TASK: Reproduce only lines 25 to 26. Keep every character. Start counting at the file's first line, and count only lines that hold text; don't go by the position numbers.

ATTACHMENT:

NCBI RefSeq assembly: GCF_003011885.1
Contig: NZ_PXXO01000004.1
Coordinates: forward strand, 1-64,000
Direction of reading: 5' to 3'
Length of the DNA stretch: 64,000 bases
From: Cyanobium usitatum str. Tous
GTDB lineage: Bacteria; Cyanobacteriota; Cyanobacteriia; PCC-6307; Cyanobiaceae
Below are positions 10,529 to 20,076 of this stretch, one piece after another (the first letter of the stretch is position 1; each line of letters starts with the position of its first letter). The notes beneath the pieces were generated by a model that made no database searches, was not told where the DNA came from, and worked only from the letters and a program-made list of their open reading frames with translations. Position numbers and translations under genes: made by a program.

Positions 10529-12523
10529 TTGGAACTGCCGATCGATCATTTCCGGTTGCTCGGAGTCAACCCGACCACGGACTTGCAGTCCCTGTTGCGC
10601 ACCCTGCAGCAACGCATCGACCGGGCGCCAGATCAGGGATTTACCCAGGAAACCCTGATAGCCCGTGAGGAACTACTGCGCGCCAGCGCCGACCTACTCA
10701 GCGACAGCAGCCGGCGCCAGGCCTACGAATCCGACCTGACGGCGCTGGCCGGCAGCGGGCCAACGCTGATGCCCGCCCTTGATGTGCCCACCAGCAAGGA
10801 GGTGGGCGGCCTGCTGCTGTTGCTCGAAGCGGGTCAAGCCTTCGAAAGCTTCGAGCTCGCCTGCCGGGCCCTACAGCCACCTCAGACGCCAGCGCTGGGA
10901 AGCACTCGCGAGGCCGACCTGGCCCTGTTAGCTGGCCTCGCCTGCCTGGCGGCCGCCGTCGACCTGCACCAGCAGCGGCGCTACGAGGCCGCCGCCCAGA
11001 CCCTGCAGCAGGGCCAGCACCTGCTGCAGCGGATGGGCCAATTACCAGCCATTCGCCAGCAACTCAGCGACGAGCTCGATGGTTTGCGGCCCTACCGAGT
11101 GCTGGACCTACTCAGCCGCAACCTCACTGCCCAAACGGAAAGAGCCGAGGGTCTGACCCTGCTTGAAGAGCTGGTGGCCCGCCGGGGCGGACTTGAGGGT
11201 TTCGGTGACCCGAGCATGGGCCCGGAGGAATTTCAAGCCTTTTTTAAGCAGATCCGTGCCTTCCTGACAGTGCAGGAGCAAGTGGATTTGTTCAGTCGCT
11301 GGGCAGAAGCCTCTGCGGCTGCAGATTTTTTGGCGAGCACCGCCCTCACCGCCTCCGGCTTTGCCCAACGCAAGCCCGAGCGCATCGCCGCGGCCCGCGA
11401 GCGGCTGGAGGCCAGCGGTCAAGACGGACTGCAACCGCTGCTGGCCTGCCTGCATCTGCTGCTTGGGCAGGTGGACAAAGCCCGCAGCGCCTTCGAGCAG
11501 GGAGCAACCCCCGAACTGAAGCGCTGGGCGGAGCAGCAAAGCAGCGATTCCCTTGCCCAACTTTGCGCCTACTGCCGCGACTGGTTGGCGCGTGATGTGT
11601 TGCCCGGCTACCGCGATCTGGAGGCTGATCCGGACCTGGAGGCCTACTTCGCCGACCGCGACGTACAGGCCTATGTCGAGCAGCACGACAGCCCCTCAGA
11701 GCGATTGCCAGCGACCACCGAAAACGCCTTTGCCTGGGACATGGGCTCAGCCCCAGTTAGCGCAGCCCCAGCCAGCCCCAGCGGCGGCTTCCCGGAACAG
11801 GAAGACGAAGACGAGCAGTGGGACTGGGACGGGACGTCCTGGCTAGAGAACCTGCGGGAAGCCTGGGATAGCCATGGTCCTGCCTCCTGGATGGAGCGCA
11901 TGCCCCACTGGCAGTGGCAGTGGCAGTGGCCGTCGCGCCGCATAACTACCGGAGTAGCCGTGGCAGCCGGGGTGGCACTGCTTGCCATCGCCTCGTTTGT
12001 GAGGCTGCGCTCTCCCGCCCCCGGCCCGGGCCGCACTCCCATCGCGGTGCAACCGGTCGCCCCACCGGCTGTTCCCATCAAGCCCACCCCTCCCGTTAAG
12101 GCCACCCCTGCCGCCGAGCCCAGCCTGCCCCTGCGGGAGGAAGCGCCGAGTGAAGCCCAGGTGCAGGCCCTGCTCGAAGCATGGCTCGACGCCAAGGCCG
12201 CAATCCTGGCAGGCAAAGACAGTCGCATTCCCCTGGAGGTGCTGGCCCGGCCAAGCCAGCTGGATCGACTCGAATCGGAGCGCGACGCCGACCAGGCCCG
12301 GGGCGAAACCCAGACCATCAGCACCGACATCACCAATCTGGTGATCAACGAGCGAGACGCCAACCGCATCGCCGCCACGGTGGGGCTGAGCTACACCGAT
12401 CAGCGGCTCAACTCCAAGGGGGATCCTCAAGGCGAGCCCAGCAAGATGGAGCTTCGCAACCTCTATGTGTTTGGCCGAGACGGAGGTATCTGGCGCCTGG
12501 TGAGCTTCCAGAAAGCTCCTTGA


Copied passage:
12001 GAGGCTGCGCTCTCCCGCCCCCGGCCCGGGCCGCACTCCCATCGCGGTGCAACCGGTCGCCCCACCGGCTGTTCCCATCAAGCCCACCCCTCCCGTTAAG
12101 GCCACCCCTGCCGCCGAGCCCAGCCTGCCCCTGCGGGAGGAAGCGCCGAGTGAAGCCCAGGTGCAGGCCCTGCTCGAAGCATGGCTCGACGCCAAGGCCG